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June 25, 2024
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San Francisco Office CRE Market Update – 1st Qtr 2022


Market Drivers

The San Francisco Office Market is still turning the corner with a slow, but steady recovery. In 2021 we reported 5.5 msf of leasing activity which was on track to pre-pandemic levels. This quarter we are seeing leasing activity of almost 1.3 msf, which is more than double the amount reported in Q1 of last year. Year-over-year there has been an improvement, though activity seems to have slowed when compared to Q4 2021, which recorded 2.1 msf of leasing activity.

Q4 2021 seemed to be a turning point for the market, but we aren’t seeing the uptick in activity that was expected. Total vacancy rates are still high at 20.2%, 100 basis points (bps) up from Q4 2021, while sublease vacancy rates remained steady at 4.4%. Kidder Mathews is seeing an uptick in tenant prospects, yet it seems they are not quite ready to make the jump to return to the office.

Much of the vacancy in the office market is still coming from class B and C buildings, currently reporting 22.5% and 20.6% respectively. The “flight to quality” trend continues, with class A office enjoying a lower 18.4% total vacancy rate.

Sublease vacancy has remained steady and only dipped by 10 bps since the last quarter. Direct leasing activity dropped significantly to only 704.8k sf compared to last quarter’s 1.7 msf. That said, subleasing activity rose to 562.9k sf as compared to last quarter’s 344.8k sf. The sublease market is approaching pre-pandemic levels, which indicates some level of demand. Our read is that prospective tenants may still be wary of long-term leases due to the latest Omicron surge but would still like to have office space in the city.

Economic Overview

In January of 2022 the unemployment rate rose slightly to only 3.4% in San Francisco, 10bps higher than last quarter. The Bay Area’s labor market remains strong.

Hybrid work models are here as Salesforce, Google, Meta, and many more notable companies have announced their plans to return to the office. Most companies are opting to “phase-in” hybrid work in the coming months until both employees and employers are ready to return to full time offices. Some companies may be thinking of a full-time hybrid model moving forward; however, they are still in the planning phase to straighten out the logistics of how much office space they will actually need.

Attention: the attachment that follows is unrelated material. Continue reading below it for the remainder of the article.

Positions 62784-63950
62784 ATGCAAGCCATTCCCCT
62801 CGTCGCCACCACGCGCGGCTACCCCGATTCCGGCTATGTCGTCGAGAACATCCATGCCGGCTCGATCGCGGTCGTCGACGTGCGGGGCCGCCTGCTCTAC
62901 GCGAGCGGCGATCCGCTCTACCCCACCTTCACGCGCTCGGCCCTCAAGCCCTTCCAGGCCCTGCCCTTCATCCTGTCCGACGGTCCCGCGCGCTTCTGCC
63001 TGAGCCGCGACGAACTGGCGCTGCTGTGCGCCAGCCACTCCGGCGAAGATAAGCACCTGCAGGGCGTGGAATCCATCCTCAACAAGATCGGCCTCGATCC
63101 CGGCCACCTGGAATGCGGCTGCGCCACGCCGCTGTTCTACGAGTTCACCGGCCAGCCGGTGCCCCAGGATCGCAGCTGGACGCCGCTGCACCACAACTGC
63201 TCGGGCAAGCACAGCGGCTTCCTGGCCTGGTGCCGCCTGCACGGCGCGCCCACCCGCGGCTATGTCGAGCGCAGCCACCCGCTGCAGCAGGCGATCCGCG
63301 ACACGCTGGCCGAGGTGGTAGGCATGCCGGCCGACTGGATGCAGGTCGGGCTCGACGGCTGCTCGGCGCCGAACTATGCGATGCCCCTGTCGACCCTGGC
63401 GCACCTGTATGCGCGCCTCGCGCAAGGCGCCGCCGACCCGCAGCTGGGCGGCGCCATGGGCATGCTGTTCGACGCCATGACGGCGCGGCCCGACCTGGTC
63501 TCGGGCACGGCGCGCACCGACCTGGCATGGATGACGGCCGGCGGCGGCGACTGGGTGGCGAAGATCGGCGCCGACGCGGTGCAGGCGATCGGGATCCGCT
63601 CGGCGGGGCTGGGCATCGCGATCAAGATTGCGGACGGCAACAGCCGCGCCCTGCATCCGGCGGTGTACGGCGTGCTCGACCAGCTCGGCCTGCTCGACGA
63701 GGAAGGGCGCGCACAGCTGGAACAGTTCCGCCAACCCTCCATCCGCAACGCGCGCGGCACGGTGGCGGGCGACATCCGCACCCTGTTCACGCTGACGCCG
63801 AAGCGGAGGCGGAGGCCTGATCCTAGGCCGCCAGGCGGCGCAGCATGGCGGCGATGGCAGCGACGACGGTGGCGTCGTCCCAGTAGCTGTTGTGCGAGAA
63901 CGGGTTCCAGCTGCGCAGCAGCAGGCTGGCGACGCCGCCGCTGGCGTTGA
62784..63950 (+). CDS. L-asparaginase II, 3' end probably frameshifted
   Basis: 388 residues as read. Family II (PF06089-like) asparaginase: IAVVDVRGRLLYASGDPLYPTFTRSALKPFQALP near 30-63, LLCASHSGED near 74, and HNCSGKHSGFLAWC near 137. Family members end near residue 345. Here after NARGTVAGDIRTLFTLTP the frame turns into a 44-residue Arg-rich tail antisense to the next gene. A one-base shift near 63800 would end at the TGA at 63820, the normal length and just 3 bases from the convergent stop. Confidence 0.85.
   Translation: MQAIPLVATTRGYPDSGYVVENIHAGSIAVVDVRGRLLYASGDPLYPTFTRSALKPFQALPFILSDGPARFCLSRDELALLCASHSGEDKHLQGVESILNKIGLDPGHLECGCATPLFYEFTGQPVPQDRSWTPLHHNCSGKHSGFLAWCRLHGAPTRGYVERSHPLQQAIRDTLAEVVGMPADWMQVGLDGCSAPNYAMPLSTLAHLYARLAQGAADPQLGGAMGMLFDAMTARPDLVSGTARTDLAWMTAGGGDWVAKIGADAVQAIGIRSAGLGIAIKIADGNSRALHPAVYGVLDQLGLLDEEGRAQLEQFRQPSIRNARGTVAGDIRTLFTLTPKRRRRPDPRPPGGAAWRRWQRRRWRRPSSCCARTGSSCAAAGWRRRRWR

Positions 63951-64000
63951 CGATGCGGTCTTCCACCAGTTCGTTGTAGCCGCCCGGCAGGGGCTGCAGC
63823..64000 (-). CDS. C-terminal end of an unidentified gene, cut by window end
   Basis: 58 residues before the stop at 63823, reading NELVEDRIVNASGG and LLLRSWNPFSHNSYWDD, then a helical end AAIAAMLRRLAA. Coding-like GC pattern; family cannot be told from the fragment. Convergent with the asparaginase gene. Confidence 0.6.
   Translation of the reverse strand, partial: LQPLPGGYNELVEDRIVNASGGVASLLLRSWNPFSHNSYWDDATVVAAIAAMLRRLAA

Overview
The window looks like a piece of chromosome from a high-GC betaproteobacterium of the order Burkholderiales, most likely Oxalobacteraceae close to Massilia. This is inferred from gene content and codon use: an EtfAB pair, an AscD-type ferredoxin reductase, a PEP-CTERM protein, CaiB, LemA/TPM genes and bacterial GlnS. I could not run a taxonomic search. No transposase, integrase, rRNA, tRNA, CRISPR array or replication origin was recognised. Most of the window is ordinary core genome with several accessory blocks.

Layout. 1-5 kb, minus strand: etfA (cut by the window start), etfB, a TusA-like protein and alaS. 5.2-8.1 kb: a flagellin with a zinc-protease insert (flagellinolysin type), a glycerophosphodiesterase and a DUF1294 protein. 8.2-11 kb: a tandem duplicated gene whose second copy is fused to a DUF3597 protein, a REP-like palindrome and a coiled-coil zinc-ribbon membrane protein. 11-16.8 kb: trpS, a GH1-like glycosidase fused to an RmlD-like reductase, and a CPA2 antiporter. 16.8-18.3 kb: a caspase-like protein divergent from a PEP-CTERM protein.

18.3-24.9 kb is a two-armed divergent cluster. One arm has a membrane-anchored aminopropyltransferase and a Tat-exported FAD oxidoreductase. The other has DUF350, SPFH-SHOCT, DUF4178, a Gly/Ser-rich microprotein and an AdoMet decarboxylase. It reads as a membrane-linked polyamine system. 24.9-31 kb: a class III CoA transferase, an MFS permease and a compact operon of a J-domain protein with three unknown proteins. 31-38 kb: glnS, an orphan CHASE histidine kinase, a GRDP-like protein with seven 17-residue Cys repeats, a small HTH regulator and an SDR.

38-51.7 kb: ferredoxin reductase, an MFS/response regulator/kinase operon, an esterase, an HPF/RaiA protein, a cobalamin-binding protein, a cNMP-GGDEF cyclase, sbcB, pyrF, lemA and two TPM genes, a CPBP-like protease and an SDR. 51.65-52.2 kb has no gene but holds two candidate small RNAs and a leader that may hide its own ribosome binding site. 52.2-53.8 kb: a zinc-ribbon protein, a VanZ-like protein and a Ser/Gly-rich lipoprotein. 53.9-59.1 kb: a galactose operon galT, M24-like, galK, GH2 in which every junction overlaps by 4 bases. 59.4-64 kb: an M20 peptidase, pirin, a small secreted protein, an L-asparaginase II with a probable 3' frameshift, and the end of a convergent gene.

Inflation remains on the rise-which is putting even more pressure on our supply chain. This is directly causing the cost of raw materials used in construction to increase which may delay delivery times and build outs.

Near-Term Outlook

Some landlords are starting to propose greater than 3% annual rent increases, which we expect to become a larger trend as the year progresses due to their inflation expectations.
Tenant prospect outreach has been increasing which is a positive sign for future market growth. Kidder Mathews is seeing many tenants in the market searching for space, although typically for smaller suites under 10,000 SF. Quarter-over-quarter we have tracked a 23% increase of tenants in the market that are looking for office space under 10,000 SF. The uptick in demand for smaller spaces is something we haven’t seen before as companies plan to return to the office. This could also be indicative of new company formation increasing as venture capital funding soared last year specifically in the Bay Area. According to data from CB Insights, the SF Bay Area reported 101% growth year-over-year in venture capital funding.

Due to inflation and the strain on the supply chain, delivery times may be delayed further.

Market Highlights

• Sub-10k sf tenant activity on the rise
• Companies still figuring out hybrid work models
• Flight to quality continues and some landlords are investing in their buildings to capture that demand

Source: CoStar, KM Research Group
This report was prepared by Kidder Mathews Director of Research Gary Baragona

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